Since Washington will be in gridlock politically, Republicans are going to keep busy investigating the forementioned items and other bone-head moves by Democrats during the last two years.

The Wonders Of Yoga and Meditation

As some of you know from earlier posts on Softball Politics, I have been practicing yoga and meditation for several years. I was inspired to do so after some medical issues including Covid led me into a place of negativity. I’m sure millions of other people had a similar experience, but I was determined to combat these feelings and once again appreciate the wonderful things in my life.  

As part of my practice, I recently read a truly insightful book entitled “We Were Made For These Times,” written by Kaira Jewel Lingo. It has given me even more insight into my own feelings about life and what lies ahead. It relates yoga and meditation to normal life. [I quote Ms. Lingo many times in this essay. I have not taken the time to reference her comments.] 

Yoga and meditation originated thousands of years ago. Many great men and women have tutored others in the benefits of these practices. It stands to reason that new ideas have been incorporated into the current perspectives over time. Interestingly, yogis and other tutors have not been aggressive pertaining to the benefits of practicing the skills. One must actively seek out expert instruction. Most agree that yoga and meditation can be quite helpful in dealing with the trials and tribulations of living in today’s world. But finding a competent teacher is critical to a great and safe practice.

Change. One of the most interesting and important realizations is that things are always changing. And, most people are taken aback by variations to their daily regimen. We can deal with these moments most affectively by accepting them and incorporating them into our life. A life consists of happy moments and unhappy moments. Simply put, the happy moments must offset the trying times for us to be content. Given the pace of these changes, one must be aware of his or her surroundings and willing to accept what fate has in store for them. 

The author frequently talks of transition, challenging things and the need to deal with them with clarity and compassion. The practice of staying present, being open hearted and accepting changing circumstances are incredibly helpful in dealing with life.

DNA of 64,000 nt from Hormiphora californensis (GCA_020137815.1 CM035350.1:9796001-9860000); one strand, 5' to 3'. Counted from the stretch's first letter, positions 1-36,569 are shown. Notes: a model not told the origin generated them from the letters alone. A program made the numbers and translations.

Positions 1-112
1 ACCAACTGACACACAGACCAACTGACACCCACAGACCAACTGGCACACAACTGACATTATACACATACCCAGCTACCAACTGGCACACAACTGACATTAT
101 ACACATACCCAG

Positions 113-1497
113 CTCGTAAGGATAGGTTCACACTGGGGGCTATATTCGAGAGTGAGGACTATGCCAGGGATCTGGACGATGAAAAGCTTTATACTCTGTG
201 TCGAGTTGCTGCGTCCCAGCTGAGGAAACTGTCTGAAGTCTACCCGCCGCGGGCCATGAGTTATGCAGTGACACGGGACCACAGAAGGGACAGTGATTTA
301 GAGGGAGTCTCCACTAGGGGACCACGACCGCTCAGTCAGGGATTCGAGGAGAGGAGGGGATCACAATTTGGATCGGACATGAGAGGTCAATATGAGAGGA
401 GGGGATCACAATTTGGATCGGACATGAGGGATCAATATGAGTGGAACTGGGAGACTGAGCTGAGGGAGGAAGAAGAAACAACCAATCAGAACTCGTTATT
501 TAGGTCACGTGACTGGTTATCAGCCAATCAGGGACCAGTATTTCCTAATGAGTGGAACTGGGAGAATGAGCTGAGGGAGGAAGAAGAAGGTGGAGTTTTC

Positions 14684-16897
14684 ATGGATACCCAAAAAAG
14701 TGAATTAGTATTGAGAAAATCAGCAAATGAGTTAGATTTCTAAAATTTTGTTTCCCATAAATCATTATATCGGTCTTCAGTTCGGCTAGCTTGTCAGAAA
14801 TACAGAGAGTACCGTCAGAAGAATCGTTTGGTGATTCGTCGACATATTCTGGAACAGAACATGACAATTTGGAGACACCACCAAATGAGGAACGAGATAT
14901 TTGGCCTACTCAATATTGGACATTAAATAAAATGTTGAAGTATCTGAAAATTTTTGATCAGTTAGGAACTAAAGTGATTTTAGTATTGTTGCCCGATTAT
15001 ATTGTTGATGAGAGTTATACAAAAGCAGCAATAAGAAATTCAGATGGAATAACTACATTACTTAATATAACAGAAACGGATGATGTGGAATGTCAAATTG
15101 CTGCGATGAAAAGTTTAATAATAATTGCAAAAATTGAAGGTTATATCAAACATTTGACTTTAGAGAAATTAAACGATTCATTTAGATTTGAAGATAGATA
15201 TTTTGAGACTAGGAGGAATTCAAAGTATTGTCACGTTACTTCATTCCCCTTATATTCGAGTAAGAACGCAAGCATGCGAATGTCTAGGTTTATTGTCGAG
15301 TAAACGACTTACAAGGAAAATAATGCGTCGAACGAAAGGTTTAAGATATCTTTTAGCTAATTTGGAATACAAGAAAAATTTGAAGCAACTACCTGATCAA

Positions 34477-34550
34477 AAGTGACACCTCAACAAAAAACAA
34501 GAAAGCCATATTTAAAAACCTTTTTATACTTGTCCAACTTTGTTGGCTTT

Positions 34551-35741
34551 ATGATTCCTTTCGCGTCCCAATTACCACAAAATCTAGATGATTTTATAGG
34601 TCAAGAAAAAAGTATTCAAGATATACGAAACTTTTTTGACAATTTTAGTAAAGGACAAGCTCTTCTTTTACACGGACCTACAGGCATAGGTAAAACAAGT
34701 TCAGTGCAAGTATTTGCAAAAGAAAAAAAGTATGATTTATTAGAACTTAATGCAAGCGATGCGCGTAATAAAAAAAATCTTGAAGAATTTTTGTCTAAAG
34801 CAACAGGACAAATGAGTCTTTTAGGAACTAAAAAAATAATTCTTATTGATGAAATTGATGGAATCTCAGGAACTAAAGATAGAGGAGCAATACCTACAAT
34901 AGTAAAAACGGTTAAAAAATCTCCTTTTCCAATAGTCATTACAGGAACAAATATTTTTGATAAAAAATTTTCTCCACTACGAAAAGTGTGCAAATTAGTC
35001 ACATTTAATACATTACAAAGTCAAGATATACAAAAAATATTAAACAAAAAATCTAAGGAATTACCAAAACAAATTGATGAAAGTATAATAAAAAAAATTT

With mindfulness a person can learn to navigate through intense and challenging times and avoid suffering and difficulty. This activity is known as coming home to ourselves, in response to whatever is happening in our lives. We can find this home inside of us and always be safe.

Deep questions cannot always be answered with our minds. We must resort to a deeper consciousness. Huge issues are seeds that we need to plant in the soil of our minds and let rest. Our mindfulness practices are the sunshine and water that the seed needs to sprout. One day it will rise up on its own and the answers to questions at hand will be obvious.

This technique can be exemplified by the following. In anger, you might author a harsh and even spiteful letter. It would be wise to take a day or so to rethink whether to send the correspondence. It is almost always beneficial to sleep on aggressive actions. With a clear mind, one can be more effective and more civilized.

Accepting what is. Transition and change can be more difficult if we resist them and assume they are indicative of something wrong with our life. Life is never a smooth journey. We are always encountering obstacles and unforeseen events. We should accept these moments and attempt to incorporate them into our thoughts. Transition and change are a part of life.